Here is another interesting blog, this time about an article by Bill Henderson, Professor of Law and Harry T. Ice Faculty Fellow at the Maurer School of Law at Indiana University at Bloomington Henderson has produced a paper based on empirical studies he has done entitled An Empirical Analysis of Lateral Lawyer Trends from 2000 to 2007: The Emerging Equilibrium for Corporate Law Firms in which he and others have researched what makes a successful lawyer.
Here is what Paul Kirgis has to say in his blog about Henderson’s research and conclusions:
His basic point is that the things law schools measure in making admissions decisions (LSAT and UGPA) and the things they teach their matriculated students (legal reasoning and doctrine) do not correlate with the attributes required for success as a practicing attorney. He contends that lawyers need to be intelligent, but also “personable, collaborative, entrepreneurial, service oriented, and interested in contributing to the collective welfare of the firm.” He offers data suggesting that high LSATs and UGPAs are not predictors of these talents and restates the familiar criticism that law schools do not teach them. He posits that a new hierarchy of law schools will emerge as a result of an inevitable transition away from the traditional model.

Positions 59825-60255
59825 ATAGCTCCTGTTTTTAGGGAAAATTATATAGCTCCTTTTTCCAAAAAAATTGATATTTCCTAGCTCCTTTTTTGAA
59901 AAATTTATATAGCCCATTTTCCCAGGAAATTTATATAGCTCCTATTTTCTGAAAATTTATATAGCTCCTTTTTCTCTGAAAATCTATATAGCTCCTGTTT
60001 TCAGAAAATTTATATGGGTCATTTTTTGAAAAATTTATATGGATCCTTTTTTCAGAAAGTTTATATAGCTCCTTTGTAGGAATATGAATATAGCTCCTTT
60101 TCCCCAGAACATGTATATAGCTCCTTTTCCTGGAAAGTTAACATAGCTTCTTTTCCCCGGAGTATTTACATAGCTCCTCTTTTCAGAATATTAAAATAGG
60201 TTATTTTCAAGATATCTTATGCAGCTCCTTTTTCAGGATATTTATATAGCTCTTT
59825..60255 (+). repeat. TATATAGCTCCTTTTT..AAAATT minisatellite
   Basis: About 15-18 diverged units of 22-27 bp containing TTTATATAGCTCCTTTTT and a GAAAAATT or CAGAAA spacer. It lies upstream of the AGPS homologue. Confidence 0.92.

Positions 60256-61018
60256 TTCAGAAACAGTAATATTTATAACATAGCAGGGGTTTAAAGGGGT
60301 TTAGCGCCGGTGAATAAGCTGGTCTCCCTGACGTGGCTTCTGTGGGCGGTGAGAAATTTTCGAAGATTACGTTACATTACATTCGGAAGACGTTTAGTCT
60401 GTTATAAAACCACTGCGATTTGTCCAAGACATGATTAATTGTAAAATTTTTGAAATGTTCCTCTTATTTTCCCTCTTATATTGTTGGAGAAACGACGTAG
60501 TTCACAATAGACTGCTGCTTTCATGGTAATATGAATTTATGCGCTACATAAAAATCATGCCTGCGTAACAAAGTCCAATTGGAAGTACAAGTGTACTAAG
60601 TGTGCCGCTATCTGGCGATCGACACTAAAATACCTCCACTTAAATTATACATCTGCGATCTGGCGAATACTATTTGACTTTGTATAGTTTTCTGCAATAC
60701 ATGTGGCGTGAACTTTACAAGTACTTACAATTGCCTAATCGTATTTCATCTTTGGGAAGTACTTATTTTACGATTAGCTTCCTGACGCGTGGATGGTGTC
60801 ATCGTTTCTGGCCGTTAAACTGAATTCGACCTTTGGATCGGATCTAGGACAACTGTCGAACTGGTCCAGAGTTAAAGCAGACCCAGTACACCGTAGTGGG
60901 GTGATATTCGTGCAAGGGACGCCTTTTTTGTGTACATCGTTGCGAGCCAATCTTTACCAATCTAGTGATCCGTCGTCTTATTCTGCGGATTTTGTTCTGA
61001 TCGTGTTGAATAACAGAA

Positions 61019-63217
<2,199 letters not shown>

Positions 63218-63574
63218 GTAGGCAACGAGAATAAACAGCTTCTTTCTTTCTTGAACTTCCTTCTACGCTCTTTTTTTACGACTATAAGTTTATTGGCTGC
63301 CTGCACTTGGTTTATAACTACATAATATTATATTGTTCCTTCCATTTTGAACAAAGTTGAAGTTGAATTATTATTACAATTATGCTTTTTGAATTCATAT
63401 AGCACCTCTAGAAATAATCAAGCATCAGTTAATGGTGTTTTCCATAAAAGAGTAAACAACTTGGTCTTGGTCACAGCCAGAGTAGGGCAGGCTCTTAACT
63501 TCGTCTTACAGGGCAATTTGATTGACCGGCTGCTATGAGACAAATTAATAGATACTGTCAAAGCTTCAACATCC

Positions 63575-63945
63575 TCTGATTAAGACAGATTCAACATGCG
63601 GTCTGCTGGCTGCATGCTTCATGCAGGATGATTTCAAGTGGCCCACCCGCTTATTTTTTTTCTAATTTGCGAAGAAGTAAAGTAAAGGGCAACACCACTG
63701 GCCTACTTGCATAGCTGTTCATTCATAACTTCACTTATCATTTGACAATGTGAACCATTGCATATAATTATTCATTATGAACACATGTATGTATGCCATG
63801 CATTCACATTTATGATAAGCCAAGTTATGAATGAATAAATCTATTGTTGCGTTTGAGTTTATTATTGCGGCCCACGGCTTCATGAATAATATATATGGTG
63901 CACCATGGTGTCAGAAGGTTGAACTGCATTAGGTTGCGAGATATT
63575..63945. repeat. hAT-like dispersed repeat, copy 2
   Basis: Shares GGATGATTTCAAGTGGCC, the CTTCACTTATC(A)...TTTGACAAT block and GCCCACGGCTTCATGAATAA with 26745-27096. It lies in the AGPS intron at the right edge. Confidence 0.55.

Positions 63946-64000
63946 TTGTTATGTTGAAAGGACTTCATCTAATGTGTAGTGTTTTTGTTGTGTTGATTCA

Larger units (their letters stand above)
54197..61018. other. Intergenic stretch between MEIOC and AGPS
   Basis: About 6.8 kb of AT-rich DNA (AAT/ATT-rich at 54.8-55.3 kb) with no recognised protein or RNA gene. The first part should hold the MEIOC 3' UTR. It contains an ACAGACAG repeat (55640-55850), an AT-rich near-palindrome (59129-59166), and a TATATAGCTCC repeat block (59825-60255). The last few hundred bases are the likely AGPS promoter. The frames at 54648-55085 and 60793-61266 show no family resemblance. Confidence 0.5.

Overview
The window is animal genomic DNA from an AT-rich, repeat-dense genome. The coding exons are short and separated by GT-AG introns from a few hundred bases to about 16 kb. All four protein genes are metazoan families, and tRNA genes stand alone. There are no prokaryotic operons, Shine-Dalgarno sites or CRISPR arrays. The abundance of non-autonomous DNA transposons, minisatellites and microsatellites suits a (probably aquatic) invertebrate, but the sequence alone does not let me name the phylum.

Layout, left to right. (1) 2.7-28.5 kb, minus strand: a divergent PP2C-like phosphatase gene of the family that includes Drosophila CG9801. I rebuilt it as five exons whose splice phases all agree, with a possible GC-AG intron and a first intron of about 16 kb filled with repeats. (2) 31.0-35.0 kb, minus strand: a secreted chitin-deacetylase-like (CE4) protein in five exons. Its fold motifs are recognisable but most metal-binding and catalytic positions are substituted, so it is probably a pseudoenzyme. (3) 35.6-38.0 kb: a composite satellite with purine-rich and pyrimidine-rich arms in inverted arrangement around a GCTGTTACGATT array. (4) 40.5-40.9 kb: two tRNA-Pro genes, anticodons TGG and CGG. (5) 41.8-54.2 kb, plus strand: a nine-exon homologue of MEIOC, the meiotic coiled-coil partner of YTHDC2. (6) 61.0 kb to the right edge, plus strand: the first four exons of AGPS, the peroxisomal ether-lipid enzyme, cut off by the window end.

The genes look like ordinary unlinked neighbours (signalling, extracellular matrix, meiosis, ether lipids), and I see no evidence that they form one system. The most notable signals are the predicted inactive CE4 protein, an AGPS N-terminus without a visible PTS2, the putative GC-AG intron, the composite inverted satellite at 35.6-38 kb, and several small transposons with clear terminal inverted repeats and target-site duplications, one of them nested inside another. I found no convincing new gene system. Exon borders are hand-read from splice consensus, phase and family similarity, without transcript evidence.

Kirgis is skeptical about the fact and pace of change in the profession, because “institutions do not always do what makes sense, especially when entrenched interests and structural impediments hinder change.” Henderson’s research does back up the themes in Julie Macfarlane’s book The New Lawyer: How Settlement is Transforming the Practice of Law about which I have already blogged.
While I respect Kirgis’ skepticism (how can one not, given our experience with institutions?), this research is one more straw in the wind about the forces changing the nature of the business of law and the education of lawyers.